Traffic problems would be compounded by other property owners and uses in the area, particularly at nearby Shenoa Resort, which already has a legal entitlement to expand to an occupancy of over 200 and which would use the same three-and-a-half mile Van Zandt (private) Road that Blackbird hopes to use.

Chief Avila said that imposing a one way traffic flow arrangement into the property along Van Zandt Road and then off the property off toward Greenwood Road would reduce the traffic hazard somewhat, but he acknowledged that there is still a major problem with the one lane bridge across the Navarro and the Van Zandt Resort Road approach to it compounded by the addition of the Shenoa traffic.

Mr. Modewleski at first denied knowing who owned Lupine Construction but when challenged by well-prepared locals that it was owned by John Hall conceded that it was owned by the same family that owned Blackbird Farm. Lupine Construction is basically John Hall's construction arm which has built a number of their charter schools in Southern California.

Several questions concerned the company's sketchy finances and the co-mingling of a profit-making resort operation with an "educational" charter school program, both of which are owned by the Hall family. The Blackbird representatives agreed that both kinds of operations would be occurring on the same property. Several audience members almost reacted saying, "Then what are you hiding?"

One neighbor pointed out that Blackbird has brought in some very heavy equipment which seems much more industrial than ordinary road maintenance would require, implying that Blackbird was already assuming they’d get their permit approved even without neighbor consent.


Several people wanted to know why the Blackbird Farm operation seems to be so disconnected to the Anderson Valley community. Blackbird has not made much of an attempt to inform the valley what their plans are, nor have they hired many local people to work there. David Severn said that when he had asked John Hall if he could share the ropes course with the local ambulance service Mr. Hall replied, "No, I have to make money here."

The Blackbird representatives agreed that they're certainly not making money now.

Anderson Valley School Superintendent Michele Hutchens said it seemed to her that the “lesser” camping facilities for the children they expect to "educate” were in stark contrast to the fancier facilities reserved for the paying resort customers.

Local psychologist Greg Sims said that he had experience with a number of group homes and educational establishments in the valley over the years and that he knows how hard it is to manage urban kids in a drop-in remote setting, and protect them and the community. Sims didn't see where the Blackbird Farm operation understood that difficulty. "So I think it's best if you just withdraw your application," said Sims, drawing applause from the room.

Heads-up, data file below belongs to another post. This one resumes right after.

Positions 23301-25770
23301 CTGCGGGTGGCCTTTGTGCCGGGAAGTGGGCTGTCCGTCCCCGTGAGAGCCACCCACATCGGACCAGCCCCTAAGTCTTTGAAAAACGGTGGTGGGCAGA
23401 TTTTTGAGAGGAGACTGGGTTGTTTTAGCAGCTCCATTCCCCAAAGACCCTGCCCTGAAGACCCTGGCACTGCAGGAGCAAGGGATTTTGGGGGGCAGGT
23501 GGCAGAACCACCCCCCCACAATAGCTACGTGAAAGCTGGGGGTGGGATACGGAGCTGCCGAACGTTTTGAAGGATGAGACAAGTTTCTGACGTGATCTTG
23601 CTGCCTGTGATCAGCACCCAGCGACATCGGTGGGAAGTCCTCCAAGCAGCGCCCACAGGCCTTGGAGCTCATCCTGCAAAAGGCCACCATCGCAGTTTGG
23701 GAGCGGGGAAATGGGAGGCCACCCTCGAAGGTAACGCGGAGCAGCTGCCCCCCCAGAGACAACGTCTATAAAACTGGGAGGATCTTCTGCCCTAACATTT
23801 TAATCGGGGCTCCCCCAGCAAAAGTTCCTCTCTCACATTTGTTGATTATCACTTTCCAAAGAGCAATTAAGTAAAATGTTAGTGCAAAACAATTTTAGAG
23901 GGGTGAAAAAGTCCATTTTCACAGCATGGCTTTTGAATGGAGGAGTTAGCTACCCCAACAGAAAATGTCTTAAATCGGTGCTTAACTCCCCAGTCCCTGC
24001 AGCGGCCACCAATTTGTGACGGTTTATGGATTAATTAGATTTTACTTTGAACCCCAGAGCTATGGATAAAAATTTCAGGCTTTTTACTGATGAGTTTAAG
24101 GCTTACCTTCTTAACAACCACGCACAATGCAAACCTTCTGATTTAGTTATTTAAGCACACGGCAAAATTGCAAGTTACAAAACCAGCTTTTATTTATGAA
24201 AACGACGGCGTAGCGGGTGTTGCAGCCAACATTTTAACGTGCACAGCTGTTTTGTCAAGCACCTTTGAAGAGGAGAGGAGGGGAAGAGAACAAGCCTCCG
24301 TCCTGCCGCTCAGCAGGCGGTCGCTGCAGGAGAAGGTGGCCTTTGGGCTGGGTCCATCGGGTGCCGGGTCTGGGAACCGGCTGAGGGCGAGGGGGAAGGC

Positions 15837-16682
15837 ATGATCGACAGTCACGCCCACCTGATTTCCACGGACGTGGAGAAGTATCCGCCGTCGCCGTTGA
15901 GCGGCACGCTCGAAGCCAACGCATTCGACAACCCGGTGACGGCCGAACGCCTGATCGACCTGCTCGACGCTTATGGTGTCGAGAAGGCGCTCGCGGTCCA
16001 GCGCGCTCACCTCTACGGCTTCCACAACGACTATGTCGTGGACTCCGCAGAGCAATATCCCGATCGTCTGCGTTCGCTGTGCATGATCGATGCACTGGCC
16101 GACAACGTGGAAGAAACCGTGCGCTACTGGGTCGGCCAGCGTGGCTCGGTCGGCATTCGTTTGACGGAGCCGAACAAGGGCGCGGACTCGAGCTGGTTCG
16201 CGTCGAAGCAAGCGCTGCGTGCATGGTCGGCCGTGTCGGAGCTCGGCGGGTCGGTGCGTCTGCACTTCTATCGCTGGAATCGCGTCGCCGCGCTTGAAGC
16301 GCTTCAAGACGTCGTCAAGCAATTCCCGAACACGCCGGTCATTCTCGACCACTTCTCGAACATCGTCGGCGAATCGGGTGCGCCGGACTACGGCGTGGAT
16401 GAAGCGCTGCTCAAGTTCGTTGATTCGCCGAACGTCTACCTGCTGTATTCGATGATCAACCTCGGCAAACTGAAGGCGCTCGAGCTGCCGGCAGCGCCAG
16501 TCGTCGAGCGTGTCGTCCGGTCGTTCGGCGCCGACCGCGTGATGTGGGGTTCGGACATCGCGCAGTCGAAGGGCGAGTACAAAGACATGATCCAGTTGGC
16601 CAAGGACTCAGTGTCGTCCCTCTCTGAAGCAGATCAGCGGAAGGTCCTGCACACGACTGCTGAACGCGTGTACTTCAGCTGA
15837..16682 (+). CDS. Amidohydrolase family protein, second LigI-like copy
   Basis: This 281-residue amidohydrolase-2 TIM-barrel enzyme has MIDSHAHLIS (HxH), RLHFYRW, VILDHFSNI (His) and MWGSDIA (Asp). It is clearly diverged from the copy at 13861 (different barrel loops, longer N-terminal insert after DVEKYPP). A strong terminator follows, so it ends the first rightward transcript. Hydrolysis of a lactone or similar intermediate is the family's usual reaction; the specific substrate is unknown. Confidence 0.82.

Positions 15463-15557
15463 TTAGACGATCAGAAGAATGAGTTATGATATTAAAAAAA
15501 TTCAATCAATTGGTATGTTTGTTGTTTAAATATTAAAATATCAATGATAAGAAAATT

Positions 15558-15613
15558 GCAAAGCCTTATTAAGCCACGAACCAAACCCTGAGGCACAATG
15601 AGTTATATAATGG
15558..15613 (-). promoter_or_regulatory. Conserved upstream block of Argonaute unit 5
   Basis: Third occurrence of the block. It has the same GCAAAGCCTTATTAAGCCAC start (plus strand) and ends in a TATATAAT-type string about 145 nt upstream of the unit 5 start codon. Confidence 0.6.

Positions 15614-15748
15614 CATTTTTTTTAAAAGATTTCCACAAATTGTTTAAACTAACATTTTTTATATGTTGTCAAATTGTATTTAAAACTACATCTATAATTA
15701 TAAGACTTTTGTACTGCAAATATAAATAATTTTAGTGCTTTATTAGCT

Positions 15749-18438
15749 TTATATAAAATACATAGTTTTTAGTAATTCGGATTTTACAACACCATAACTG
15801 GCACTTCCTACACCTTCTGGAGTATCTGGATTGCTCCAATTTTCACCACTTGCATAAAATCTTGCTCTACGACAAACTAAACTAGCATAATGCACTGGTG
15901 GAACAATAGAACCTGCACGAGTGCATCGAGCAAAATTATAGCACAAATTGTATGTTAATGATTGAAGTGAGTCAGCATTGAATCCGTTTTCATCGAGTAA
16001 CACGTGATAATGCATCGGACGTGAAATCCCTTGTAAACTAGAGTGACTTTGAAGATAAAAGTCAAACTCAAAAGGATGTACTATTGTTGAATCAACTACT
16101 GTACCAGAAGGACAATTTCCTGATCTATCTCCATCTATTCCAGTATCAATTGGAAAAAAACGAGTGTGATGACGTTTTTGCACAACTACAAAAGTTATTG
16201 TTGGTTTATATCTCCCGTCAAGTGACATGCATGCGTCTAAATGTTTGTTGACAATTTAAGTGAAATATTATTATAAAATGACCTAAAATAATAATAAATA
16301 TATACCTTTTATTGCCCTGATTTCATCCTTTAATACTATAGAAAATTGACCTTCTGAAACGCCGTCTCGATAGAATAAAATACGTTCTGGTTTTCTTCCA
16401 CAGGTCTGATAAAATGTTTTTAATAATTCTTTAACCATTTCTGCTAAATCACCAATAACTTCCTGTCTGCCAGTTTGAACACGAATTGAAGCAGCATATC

At the moment the Mendocino County Planning Commission has scheduled a hearing on the Blackbird Farm permit application for December 15. But according to David Severn who maintains close contact with the planning staff, the planning staff isn’t ready and will recommend another continuance to an indefinite future date and it's likely that the Planning Commission will agree.

When the meeting adjourned it was obvious to everyone (maybe even Blackbird) that there were a lot of big issues left unresolved.

When this reporter asked about a “Fire Emergency Plan” mentioned in the planning documents, Ms. French offered a few stapled pages entitled “Blackbird Farm Emergency Action Plan, 2016 2017 Programming Year.” This obviously hastily prepared document refers to "Evacuation routes" as spelled out in a diagram (not provided) and instructs "all persons to immediately exit the buildings … and meet at the designated assembly area between Highland Lake and Blue Hill." But then says if that isn’t possible that people should “evacuate the properly [sic] in an orderly and calm fashion using the Philo-Greenwood Road,” and “In the event of emergencies, Van Zandt Resort Road (aka the front driveway) will be used only for emergency personnel/vehicles.” More than half of the document is devoted to “active shooter” preparation, there’s nothing about fire prevention in the fire prone area, nor the limitations of the roads.


PS. At Wednesday night's meeting (the night before the Thursday night meeting with the Blackbird reps) when several Blackbird neighbors attended the regular Community Services District meeting to point out the shortcomings of the shelter in place plan, CSD trustee Kirk Wilder observed that given his law enforcement background he would expect that if a fire broke out while there were large numbers of people on the Blackbird property the only word that would apply would be "chaos."

And Aaron Weintraub, who with his wife Anne Bennett, operates several vacation rental properties in the Anderson Valley, told the Board that when Highland Ranch (now Blackbird Farm) was first put up for sale Weintraub discussed buying it with his wife who immediately responded negatively saying, "It's too remote, people will get lost."